AQA GCSE Biology

Revision Notes

6.1.3 Advantages & Disadvantages of Sexual & Asexual Reproduction

Sexual Reproduction

Advantages & disadvantages of sexual reproduction table

Advantages & Disadvantages of Sexual Reproduction table, IGCSE & GCSE Biology revision notes


  • An additional advantage of sexual reproduction is our ability to use it and control it for our own needs:
    • Natural selection can be speeded up by humans in selective breeding to increase food production
    • we have controlled sexual reproduction in cows and selectively bred them to produce offspring that produce more milk and more meat than they would have under natural conditions

Asexual Reproduction

Advantages & disadvantages of asexual reproduction table

Advantages & Disadvantages of Asexual Reproduction table, IGCSE & GCSE Biology revision notes


  • As only one parent is needed, asexual reproduction is more time and energy-efficient than sexual reproduction, as asexually reproducing organisms do not need to find a mate

Sexual & Asexual Reproduction

  • Some organisms reproduce by both methods depending on the circumstances. For example:

Malarial parasites

  • Malaria is caused by parasites that are carried by mosquitoes
  • The parasites are transferred to a human when the mosquito feeds on the human’s blood
  • These malarial parasites reproduce asexually in the human host, but sexually in the mosquito


  • Many fungi reproduce both asexually and sexually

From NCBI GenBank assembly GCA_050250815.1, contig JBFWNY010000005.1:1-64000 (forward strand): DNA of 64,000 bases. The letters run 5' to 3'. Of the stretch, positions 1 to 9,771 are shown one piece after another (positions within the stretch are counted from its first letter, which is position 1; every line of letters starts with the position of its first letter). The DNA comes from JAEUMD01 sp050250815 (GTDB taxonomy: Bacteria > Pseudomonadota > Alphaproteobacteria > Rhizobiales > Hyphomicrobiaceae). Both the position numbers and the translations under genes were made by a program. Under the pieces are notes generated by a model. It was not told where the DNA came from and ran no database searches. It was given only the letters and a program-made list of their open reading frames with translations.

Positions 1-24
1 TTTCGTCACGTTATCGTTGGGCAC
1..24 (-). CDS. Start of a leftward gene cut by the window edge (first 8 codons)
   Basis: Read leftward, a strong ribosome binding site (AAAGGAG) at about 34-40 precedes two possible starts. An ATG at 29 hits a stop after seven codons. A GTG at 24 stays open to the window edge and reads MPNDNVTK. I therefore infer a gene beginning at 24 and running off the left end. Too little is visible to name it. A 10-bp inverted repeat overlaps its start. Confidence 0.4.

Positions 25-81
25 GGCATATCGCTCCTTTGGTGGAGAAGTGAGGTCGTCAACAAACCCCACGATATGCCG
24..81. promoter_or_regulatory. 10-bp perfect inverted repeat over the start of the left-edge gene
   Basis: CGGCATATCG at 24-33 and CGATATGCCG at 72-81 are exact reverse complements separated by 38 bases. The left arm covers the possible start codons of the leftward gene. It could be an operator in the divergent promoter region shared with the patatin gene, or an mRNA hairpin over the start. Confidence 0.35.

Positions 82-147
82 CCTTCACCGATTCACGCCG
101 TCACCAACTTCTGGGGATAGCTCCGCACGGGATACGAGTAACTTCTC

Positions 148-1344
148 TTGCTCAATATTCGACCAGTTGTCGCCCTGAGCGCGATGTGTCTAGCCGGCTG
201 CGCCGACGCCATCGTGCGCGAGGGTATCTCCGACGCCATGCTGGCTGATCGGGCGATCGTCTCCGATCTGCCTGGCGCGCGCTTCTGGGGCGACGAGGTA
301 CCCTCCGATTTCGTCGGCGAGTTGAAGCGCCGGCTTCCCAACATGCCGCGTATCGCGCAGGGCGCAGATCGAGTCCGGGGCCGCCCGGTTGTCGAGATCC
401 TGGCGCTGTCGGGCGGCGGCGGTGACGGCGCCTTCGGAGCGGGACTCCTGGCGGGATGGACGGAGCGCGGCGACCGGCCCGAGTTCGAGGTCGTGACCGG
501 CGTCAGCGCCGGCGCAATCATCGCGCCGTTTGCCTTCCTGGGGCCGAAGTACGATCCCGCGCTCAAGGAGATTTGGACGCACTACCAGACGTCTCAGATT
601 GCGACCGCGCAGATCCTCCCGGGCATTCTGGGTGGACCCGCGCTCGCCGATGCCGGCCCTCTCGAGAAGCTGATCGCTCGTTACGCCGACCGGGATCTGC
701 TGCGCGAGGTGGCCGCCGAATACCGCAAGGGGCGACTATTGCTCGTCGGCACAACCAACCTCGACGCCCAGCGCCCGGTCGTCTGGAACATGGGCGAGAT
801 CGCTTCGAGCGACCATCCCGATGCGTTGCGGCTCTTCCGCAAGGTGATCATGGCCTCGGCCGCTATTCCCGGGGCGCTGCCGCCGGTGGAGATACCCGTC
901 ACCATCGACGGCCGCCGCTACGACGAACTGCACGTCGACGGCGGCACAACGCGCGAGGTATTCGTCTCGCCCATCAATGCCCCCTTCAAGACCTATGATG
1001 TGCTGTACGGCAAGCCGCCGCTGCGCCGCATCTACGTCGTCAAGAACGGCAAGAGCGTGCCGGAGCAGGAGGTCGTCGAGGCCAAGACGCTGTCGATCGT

• These species of fungi release spores, which develop into new fungi
  • These spores can be produced via asexual or sexual reproduction
  • Spores that are produced via sexual reproduction show variation (they are genetically different from each other)


  • Many plants produce seeds via sexual reproduction but are also able to reproduce asexually
  • They reproduce asexually in different ways:
    • Some plants (eg. strawberry plants) produce ‘runners’ (stems that grow horizontally away from the parent plant, at the end of which new identical offspring plants form)
    • Some plants (eg. daffodils) reproduce via bulb division (new bulbs form from the main bulb underground and then grow into new identical offspring plants)

Runners, IGCSE & GCSE Biology revision notes

Some plants grow side shoots called runners that contain tiny plantlets on them. These will grow roots and develop into separate plants

Bulbs and tubers, IGCSE & GCSE Biology revision notes

Some plants develop underground food storage organs that will develop into next years plants – bulbs are an example of this

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